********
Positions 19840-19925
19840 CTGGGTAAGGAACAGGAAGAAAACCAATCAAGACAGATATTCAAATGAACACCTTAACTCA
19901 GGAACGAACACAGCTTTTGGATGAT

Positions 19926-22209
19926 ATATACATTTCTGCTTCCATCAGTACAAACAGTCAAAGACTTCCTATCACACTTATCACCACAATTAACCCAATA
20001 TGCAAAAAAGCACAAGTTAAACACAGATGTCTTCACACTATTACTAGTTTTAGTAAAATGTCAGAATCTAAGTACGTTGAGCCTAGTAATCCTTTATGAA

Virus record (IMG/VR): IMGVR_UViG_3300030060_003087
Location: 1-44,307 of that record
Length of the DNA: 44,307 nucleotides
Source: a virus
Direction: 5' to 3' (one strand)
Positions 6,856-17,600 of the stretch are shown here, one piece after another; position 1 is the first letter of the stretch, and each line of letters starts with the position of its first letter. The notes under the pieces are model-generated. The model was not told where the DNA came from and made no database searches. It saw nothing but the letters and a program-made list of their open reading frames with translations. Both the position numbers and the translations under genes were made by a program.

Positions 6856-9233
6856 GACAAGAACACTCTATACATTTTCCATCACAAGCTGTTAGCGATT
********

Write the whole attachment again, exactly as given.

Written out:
Positions 19840-19925
19840 CTGGGTAAGGAACAGGAAGAAAACCAATCAAGACAGATATTCAAATGAACACCTTAACTCA
19901 GGAACGAACACAGCTTTTGGATGAT

Positions 19926-22209
19926 ATATACATTTCTGCTTCCATCAGTACAAACAGTCAAAGACTTCCTATCACACTTATCACCACAATTAACCCAATA
20001 TGCAAAAAAGCACAAGTTAAACACAGATGTCTTCACACTATTACTAGTTTTAGTAAAATGTCAGAATCTAAGTACGTTGAGCCTAGTAATCCTTTATGAA

Virus record (IMG/VR): IMGVR_UViG_3300030060_003087
Location: 1-44,307 of that record
Length of the DNA: 44,307 nucleotides
Source: a virus
Direction: 5' to 3' (one strand)
Positions 6,856-17,600 of the stretch are shown here, one piece after another; position 1 is the first letter of the stretch, and each line of letters starts with the position of its first letter. The notes under the pieces are model-generated. The model was not told where the DNA came from and made no database searches. It saw nothing but the letters and a program-made list of their open reading frames with translations. Both the position numbers and the translations under genes were made by a program.

Positions 6856-9233
6856 GACAAGAACACTCTATACATTTTCCATCACAAGCTGTTAGCGATT